Gather some tips for checking out a Linux system. Quickly get your bearings and get an idea of how a system is running.
- [Instructor] When you're maintaining a system, sometimes you know all about it. Maybe it's a standard configuration. Maybe you built it yourself. Maybe you use it everyday. But sometimes you'll need to learn a little bit about the system. What specific operating system is it running? Is it a virtual machine or a physical machine? How much RAM and disk space does it have? Who is using the system right now? In order to find out some general information about the system, we can use a series of commands to fill in the blanks and get to know whatever system we're using.
First let's take a look at the hostnamectl command. This tells us, among other things, the system's hostname, and whether or not it's virtualized. I can see that from the Chassis here. Mine says vm because I'm using a virtual machine, but you could also see desktop or laptop here depending on what kind of system you're using. If it's virtualized, I can see what kind of virtualization it's using. And here's the operating system that we're using. Here's the kernel, and the system architecture, and we can dive deeper with this information here.
For example, if you want to find out more about the operating system that's running, you can take a look at the release information, which does vary by distro. With cat /etc/*-release. Using the wildcard captures a whole range of options, so it'll work in many different environments. Because of that, there will be some duplicated information sometimes, because we're looking at more than one file. But it's a quick way of learning about the environment. For example, here on my system, I can see that I'm using CentOS 7.2.1511.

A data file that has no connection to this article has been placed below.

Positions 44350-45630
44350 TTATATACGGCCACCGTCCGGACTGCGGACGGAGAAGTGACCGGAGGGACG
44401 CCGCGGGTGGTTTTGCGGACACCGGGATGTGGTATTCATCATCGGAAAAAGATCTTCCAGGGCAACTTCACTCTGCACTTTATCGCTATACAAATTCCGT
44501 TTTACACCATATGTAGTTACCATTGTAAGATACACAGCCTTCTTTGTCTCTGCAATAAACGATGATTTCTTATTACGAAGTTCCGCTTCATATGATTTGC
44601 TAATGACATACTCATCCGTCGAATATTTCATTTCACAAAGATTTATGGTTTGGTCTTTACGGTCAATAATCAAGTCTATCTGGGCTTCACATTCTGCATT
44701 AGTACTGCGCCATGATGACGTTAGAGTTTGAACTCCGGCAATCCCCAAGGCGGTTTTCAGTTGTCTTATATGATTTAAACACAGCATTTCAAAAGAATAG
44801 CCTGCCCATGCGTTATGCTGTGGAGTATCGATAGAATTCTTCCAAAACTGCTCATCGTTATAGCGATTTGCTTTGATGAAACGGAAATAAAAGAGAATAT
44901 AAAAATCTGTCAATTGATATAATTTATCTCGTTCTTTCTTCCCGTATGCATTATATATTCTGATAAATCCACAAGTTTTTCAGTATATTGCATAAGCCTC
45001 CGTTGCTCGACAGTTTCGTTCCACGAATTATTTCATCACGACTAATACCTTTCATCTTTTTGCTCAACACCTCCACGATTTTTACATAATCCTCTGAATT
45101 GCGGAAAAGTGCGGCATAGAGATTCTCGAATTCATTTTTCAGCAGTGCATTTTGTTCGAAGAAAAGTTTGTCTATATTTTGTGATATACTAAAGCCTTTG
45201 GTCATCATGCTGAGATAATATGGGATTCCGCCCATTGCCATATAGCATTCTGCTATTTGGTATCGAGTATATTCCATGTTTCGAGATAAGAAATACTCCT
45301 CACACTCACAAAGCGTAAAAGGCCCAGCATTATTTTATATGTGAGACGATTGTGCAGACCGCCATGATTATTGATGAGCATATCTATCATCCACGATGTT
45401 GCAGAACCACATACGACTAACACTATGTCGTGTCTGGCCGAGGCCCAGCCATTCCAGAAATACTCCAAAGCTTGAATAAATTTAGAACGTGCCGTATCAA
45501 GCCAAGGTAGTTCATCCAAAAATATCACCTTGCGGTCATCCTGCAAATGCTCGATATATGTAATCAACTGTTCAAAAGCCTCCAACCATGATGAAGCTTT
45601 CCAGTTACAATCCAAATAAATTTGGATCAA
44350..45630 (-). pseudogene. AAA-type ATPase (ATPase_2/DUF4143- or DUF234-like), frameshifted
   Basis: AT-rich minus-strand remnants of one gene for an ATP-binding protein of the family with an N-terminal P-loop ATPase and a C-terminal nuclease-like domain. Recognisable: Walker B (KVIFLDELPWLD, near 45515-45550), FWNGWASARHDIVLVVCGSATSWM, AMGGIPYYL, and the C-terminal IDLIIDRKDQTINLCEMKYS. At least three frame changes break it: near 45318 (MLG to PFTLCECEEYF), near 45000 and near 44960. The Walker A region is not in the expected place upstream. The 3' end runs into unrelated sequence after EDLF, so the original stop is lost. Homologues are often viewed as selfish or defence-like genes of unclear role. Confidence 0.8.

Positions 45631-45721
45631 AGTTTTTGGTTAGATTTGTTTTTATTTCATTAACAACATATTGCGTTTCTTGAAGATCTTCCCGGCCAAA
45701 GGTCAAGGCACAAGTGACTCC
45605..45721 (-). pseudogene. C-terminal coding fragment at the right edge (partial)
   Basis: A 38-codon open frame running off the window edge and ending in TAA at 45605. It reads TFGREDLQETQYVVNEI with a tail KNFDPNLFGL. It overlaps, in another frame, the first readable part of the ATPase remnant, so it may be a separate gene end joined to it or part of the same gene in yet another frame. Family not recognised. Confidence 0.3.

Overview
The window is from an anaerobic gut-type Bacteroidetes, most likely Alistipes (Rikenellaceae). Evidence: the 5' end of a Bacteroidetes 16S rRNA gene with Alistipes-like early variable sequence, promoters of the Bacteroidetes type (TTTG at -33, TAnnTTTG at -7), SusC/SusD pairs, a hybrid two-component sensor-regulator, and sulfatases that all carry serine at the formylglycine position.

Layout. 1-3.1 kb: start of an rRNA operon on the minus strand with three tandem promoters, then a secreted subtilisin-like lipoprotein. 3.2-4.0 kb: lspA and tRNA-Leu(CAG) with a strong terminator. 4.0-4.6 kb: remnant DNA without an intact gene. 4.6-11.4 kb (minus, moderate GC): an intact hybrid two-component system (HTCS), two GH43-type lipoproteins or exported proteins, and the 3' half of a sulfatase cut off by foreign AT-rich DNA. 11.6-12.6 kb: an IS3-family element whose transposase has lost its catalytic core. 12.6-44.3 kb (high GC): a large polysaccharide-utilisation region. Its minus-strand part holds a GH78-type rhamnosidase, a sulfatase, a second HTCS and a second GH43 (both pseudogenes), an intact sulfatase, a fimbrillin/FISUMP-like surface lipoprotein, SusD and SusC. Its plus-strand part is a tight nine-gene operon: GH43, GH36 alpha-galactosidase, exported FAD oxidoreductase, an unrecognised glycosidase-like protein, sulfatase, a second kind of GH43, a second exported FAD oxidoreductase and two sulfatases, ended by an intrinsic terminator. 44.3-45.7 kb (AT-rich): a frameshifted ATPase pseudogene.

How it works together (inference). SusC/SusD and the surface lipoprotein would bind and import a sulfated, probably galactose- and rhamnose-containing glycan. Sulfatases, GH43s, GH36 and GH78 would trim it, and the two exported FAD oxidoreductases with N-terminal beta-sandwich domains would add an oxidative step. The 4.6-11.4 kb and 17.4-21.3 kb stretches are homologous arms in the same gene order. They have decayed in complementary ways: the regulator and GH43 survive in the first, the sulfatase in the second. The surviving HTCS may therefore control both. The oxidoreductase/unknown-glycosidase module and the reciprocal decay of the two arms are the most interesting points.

I'll clear the screen. We can also find out some information about our hardware here. Lscpu, or listcpu, can tell us about the processors that the system is using. Here I can see that I have a dual processor system, and it's an Intel Xeon processor. Yours will probably be different. I can take a look at how much memory the system has with the free command. Or to make things a little clearer, I can use the -h option for human readable sizes. I can see this machine has about two gigabytes of RAM, of which 1.2 gigabytes is currently free.
I can also take a look at how much disk space is available and used with the df command. Or as with the free command, df - h for human readable sizes. I can see my root partition here is 40 gigabytes, and of that 35 gigabytes are free. There's a few more commands that can be helpful in exploring a system. The who command shows me what users are logged into the system, and I can take a look at the network adapter and address information with the ip a command, or ifconfig on older systems.
This shows me the network adapters, MAC addresses, and IP addresses, and their status. I'm most interested in the ethernet one here, enp0s3, which I can see is active, and has an IP address of 10.0.2.4. I can take a peek at what hardware is connected to the system too, with lsusb to show USB devices. I don't have any plugged in right now, and lspci to show devices on the PCI bus. That's a quick look, and we'll dive much deeper into many of these commands throughout the course.
- Exploring a system
- Exploring load and uptime
- Auditing security access, groups, and users
- Checking memory and process status
- Checking free disk space and disk status
- Interrupting and exploring the GRUB boot loader
- Gaining root access
- Exploring recovery options
- Upgrading software
- Freeing disk space
- Adding a disk
- Setting up a logging server
- Building a summary script